A Place To Call "Home"
Something my wife and I have become fond of is acquiring something that's old, beat up, run down, thrown out, and unwanted and making it new, restored, refreshed, transformed, and reimagined. The last two homes we've purchased (the only two homes we've purchased for that matter) were houses that needed moderate to significant cosmetic changes. It's been my experience that most people tend to run from these kinds of projects unless renovating is their profession, but not us. We’ve come to learn that the best way to truly make a house a home, a space that’s both meaningful and comfortable, is to put in the labor - the blood, sweat, and tears - to transform that space.
On Friday, March 9th, I signed a lease on behalf of Simplicity for our church to begin occupying a 3,000 sqft warehouse event space at 8100 N Classen Blvd, Suite 112. As you can see from the picture above, this space leaves much to be desired from a strictly cosmetic point of view. The floors are disgusting, the walls are appalling, the lighting is dismal, and the build-outs are an absolute travesty - in other words, IT’S ABSOLUTELY PERFECT! You see, beneath the dust and the grime and the dirt and debris is an absolute gem of a space; a diamond in the rough.
What really drew me to this space (other than the fact that it's about $4 per sqft below market value! Thus giving us room to breathe and invest in service projects, ministry programming, and meaningful outreach initiatives rather than simply dumping all our money into a building) is that it’s perfectly ordinary. This space has been mistreated and disregarded. It’s broken and in shambles. But do we not all go through seasons? Do we not all fall on hard times?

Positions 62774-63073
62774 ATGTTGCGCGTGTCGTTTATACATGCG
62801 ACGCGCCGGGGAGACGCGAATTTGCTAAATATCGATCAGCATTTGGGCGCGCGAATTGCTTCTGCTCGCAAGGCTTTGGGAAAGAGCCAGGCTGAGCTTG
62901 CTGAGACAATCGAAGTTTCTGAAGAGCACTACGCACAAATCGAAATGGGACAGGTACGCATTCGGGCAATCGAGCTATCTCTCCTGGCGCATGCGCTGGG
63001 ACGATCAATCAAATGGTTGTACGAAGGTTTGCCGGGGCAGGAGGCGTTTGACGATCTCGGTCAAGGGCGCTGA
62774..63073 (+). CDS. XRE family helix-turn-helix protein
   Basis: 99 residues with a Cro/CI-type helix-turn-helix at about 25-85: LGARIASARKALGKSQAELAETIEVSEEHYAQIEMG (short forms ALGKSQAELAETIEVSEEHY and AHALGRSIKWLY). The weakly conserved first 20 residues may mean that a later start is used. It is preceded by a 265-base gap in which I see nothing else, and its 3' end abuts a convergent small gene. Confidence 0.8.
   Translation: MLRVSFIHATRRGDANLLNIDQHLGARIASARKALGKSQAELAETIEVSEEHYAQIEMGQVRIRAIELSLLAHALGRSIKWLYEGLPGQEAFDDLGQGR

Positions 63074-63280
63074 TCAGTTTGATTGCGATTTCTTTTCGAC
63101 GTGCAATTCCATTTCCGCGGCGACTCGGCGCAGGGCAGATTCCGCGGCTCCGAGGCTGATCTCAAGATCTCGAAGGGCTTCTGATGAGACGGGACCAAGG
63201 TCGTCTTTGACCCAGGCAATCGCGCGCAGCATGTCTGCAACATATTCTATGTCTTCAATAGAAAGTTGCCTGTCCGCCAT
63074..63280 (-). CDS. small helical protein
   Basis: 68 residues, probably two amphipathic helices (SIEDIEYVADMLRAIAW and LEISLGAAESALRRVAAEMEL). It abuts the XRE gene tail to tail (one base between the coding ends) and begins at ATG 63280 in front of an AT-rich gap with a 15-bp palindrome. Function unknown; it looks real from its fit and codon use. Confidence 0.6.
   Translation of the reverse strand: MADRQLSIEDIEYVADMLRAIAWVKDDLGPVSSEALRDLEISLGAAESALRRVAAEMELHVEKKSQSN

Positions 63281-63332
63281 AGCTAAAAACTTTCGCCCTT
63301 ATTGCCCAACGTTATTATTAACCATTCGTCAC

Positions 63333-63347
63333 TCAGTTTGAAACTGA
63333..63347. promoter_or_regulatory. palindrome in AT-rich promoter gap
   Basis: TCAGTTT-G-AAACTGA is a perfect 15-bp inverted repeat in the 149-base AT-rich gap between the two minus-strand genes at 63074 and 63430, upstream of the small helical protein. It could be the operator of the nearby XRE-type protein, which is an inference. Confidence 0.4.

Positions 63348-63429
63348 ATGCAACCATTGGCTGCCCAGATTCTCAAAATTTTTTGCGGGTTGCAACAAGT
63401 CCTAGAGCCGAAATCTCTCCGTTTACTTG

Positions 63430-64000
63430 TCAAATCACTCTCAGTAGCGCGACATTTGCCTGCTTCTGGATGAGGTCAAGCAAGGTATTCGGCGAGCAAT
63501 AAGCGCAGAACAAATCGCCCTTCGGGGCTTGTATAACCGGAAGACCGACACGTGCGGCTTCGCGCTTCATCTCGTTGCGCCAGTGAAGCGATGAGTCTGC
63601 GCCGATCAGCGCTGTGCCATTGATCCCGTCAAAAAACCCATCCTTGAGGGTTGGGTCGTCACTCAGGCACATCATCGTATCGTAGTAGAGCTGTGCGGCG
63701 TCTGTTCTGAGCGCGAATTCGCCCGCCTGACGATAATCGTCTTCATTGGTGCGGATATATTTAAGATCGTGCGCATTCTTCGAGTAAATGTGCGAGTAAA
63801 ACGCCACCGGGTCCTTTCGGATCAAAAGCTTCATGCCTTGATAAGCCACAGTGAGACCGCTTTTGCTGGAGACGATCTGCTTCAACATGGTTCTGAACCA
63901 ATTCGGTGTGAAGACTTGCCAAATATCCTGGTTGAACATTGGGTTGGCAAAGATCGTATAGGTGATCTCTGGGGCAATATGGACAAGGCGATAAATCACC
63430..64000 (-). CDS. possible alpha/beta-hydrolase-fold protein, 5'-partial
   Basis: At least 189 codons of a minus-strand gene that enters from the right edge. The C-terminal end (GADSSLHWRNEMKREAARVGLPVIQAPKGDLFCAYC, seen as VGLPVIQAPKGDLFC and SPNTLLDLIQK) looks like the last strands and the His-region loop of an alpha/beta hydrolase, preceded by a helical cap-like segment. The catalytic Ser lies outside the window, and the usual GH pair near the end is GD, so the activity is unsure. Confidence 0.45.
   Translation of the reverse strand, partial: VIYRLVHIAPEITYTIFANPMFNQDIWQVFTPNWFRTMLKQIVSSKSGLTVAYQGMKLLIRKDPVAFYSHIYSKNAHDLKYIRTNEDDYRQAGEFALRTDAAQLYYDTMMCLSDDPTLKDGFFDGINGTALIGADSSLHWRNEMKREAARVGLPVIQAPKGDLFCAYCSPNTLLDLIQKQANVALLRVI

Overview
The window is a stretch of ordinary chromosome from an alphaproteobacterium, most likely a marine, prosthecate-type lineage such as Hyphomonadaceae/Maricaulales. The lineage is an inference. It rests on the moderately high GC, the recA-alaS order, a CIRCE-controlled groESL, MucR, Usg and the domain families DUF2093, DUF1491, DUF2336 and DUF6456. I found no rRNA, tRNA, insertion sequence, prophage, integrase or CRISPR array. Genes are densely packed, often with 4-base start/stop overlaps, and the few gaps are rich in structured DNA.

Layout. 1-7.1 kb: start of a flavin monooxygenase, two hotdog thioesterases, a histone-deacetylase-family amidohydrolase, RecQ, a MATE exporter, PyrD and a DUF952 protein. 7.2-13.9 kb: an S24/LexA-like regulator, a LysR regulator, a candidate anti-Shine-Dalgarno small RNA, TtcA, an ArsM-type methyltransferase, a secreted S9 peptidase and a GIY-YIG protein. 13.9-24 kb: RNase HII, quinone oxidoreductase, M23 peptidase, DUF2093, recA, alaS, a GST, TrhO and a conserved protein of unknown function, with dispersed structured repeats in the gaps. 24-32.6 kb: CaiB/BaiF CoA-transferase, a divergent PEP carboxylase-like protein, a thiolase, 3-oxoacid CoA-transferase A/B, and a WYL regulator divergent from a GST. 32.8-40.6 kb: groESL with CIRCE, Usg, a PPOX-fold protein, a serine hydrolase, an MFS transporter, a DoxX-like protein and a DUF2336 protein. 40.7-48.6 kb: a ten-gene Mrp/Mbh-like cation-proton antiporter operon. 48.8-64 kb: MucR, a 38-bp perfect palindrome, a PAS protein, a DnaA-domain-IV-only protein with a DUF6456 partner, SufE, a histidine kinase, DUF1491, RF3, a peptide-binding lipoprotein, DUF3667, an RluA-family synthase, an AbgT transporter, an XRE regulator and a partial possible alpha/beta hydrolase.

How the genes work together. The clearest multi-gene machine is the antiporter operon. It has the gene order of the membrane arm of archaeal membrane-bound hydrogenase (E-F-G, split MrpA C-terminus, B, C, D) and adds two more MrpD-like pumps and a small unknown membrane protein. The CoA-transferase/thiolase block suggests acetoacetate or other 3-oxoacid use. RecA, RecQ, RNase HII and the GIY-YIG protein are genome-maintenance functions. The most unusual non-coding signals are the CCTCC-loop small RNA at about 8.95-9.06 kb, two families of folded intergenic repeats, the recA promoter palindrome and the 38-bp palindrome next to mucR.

This feels like the exact kind of space that Jesus would be drawn to.
It’s unpretentious and unassuming. If its walls could talk they’d be crying out, “I’m lost and ashamed!” It’s waiting to be poured into. It’s the tax collector and the leper, the weak and the poor. It’s a reflection of the human condition; a work in progress. And we get to be a part of the creative process!
Ultimately, even after the renovations are “complete” (are we ever really complete?), this will be a perfectly ordinary space. It won’t have an ornate sanctuary with cathedral architecture or stained glass windows, nor will it have arched ceilings or hand carved pews. It will be beautiful, but in an ordinary kind of way; you know, the kind of “ordinary” through which God performs miracles.
How humbling an experience it’s going to be to revive this space; to be a part of and bear witness to its resurrection.
Exciting times, friends!